Fun fact: Up until a few weeks ago, the critical consensus among most sentient mammals was that this was the Worst Film Musical Sequence of All Time.
In case you don't recognize it (and if so, thank whatever merciful God you acknowledge) that's the closing scene from Staying Alive, the appalling 1983 sequel to Saturday Night Fever, written and directed by great musical auteur musclebound lummox Sylvester Stallone. The guy in the shredded danskin is, of course, John Travolta, reprising (badly) his Tony Manero character from the earlier film. Here, having acquired a big break role in Satan's Alley, the Broadway show within the movie, he essays the lead in a hellish production number titled "We Dance (So Close to the Fire)." Critics at the time were united in their belief that this was, in fact, the nadir of musical cinema to date; many also suggested that the number looked utterly unlike anything ever seen on the Broaway stage and that Stallone was astoundingly ignorant of American musical theater history. Of course, in that regard the monosyllabic Sly had the last laugh in the years that followed, as anybody who's endured the similarly staged Les Miserables or Miss Saigon can attest.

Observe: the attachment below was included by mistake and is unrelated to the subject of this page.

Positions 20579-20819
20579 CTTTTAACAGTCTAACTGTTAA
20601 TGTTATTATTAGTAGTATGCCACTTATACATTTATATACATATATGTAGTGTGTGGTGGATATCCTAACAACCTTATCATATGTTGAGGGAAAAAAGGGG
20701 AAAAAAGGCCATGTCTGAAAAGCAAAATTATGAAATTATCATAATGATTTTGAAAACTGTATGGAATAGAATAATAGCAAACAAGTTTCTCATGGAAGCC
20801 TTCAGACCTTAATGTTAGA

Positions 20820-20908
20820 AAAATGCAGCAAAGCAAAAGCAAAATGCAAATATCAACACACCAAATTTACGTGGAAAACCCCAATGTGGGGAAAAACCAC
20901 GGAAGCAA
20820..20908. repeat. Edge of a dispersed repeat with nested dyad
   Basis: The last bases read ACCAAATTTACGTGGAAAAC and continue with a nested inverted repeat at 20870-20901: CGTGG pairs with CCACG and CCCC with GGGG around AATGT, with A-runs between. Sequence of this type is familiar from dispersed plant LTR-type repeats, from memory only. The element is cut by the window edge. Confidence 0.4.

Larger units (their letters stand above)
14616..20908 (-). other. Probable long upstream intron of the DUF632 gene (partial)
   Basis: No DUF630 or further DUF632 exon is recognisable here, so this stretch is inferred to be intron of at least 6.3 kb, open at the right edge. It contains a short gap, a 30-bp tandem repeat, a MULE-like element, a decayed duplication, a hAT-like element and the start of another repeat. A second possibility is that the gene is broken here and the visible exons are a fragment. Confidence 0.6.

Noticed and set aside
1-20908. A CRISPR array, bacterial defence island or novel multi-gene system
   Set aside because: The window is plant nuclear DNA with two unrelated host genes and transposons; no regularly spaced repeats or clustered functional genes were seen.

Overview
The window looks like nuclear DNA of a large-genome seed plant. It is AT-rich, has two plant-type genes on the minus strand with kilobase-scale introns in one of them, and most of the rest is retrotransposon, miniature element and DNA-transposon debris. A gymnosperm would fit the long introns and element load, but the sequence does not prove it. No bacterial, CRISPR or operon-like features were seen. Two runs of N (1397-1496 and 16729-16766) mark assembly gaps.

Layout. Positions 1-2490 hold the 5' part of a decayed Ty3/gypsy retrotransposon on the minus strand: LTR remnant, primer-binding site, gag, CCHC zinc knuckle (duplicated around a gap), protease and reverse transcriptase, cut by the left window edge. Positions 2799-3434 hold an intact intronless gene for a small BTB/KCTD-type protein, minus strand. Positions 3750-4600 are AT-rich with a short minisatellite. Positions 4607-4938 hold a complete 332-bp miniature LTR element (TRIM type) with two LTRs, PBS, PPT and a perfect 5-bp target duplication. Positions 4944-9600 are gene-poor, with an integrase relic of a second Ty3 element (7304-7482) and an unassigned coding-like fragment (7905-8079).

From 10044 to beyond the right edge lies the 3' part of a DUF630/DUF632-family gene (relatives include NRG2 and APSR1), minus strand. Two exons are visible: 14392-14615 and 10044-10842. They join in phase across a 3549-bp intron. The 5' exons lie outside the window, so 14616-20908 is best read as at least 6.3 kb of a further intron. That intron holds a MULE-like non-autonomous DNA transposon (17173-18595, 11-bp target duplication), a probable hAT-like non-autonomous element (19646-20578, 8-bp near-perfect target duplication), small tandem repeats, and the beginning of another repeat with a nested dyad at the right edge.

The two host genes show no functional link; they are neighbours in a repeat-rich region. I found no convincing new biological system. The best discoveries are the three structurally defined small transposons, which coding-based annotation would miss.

In any case, a thoroughly appalling musical number. But not the all time awfullest, not any more.
Fun fact number two: The new consensus winner for Worst Film Musical Sequence of All Time is without question "Scream." From High School Musical 3. In theaters now.
That is, of course, the unwaxed eyebrows and boundless teen angst that is HSM3 star Zac Efron, seen here doing his impression of Flashdance star Jennifer Beals having a nervous breakdown. Of course, Beals never had to deal with an attack by multiple basketballs or those Caligari-esque camera angles, but after all this is an age of diminished expectations. And it should be noted that the deep psychic anguish being dramatized in "Scream," the existential dilemma facing Efron's character which brings on this musical and terpsichorean cri de coeur, is whether or not to accept an athletic scholarship or one to the arts program at Juilliard. Scary!!!
We should also note that the above, like the rest of the movie, was choreographed by one Charles "Chucky K." Klapow. I mention his name only because knowing it might help you to avoid encountering more of his work in the future. You'll thank me, I'm sure.